18a Ansible Future MoonsFuture Moons
Adams, Dunn & Haas
Ansible Editions 002 

727 / 16
High Alpine Hut Network
Ansible Editions 001 (ansibleeditions.com)

As one of three brilliant (and radically different) recorded collections of improvised sonic experimentation released to kickstart the new Ansible Editions label, Future Moons sets itself apart by being a truly profound headphone experience. Due to the nature of the deep textural well the trio is drawing from, the abundance of information demands to be rigorously curated and Jeff McMurrich’s strikingly intimate mix captures the holistic picture with astounding clarity. The left and right channels are in sustained dialogue, and this exemplary balance gives the impression that one is becoming increasingly enveloped in the band’s shifting evocations of colour. The pieces traverse through so many contrasting spaces, that the urge to distinguish between starting point and landing place gets completely eviscerated. The track Soft Nebula (to me, a microcosm of this entire project) makes one’s head spin; the mind keeping pace with the curveballs it throws feels like an impossibility despite clocking in at less than two minutes. The jarring timing of that initial fade-in implies that the session commenced long before the spectator sauntered into the studio. Kieran Adams (percussion), Matthew Dunn (soundscapes) and Andy Haas (woodwinds) promptly alternate setting their own infernos, in the order I named them. The final second feels like a fourth-wall break; it’s an indelible event. Depending on how one chooses to approach this work, Future Moons can be filled with those instances.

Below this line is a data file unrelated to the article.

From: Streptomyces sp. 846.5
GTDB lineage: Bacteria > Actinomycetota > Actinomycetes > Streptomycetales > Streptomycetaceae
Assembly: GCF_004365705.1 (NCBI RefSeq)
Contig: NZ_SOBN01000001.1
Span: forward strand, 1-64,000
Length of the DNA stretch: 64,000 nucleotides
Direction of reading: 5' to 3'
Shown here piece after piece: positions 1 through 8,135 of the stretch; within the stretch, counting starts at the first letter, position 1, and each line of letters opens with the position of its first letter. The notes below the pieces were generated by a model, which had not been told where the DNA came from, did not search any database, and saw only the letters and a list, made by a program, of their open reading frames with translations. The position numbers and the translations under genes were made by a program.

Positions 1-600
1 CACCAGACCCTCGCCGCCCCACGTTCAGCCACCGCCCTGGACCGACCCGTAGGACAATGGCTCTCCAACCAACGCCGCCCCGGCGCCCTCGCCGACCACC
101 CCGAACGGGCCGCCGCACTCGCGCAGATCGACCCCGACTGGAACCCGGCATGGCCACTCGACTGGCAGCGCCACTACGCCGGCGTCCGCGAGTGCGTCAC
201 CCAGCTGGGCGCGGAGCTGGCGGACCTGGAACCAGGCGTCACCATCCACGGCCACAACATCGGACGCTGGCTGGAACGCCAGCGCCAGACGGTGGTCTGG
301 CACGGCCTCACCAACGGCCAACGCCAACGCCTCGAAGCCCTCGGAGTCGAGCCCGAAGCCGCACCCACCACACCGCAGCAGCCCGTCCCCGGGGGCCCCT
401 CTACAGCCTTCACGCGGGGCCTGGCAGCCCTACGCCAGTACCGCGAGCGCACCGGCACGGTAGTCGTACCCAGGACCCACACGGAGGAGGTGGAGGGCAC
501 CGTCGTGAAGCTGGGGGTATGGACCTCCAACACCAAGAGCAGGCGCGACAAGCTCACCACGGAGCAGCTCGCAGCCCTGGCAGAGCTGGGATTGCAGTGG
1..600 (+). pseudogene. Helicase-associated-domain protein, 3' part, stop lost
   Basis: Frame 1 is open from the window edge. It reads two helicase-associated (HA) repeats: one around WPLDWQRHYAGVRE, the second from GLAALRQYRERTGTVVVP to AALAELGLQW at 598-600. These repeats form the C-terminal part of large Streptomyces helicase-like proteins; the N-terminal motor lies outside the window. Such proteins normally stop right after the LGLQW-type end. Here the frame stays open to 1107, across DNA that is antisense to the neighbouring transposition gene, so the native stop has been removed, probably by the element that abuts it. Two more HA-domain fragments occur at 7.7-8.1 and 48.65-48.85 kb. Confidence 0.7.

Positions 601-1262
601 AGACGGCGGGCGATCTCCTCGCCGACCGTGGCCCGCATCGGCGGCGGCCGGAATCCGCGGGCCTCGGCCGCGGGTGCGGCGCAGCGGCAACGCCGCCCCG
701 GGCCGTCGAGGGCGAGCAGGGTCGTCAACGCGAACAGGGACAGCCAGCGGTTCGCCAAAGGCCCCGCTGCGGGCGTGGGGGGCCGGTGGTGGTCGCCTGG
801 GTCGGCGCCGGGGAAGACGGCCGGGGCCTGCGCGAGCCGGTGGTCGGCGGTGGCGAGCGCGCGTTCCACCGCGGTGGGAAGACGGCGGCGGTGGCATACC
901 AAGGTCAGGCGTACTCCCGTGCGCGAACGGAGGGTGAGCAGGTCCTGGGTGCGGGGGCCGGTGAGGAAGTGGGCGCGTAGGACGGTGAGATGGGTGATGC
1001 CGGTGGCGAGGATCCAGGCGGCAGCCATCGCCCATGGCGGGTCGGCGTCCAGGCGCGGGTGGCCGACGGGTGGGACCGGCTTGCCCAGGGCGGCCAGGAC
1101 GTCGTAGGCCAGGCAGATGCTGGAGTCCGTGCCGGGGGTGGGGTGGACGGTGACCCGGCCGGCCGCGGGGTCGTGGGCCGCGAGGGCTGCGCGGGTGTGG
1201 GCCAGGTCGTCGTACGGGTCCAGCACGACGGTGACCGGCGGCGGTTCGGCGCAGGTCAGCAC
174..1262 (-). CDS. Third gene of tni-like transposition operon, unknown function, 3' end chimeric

18b Ansible High AlpineElsewhere (in an adjacent galaxy), you have 727/16, a relatively brief dizzying flurry, consisting of several dizzying flurries. Structurally, it’s everywhere at once in a given moment but it never feels disjointed in its focus or intent; in fact, quite the contrary. It takes the concept of “fusion” as a loose genre-descriptor and runs the length of the globe with it. Jazz-house-ambient-noise-progressive-funk-dub is my best attempt at coining a suitable term for what I’m hearing, which just goes to show how comically obsolete this compartmentalization process can be when an ensemble draws from such a wide array of influences. High Alpine Hut Network was founded by Christopher Shannon and Benjamin Pullia with the original intent on experimenting with house music, but the personnel of the band subsequently quadrupled in size, and by extension so did the stylistic scope of the project.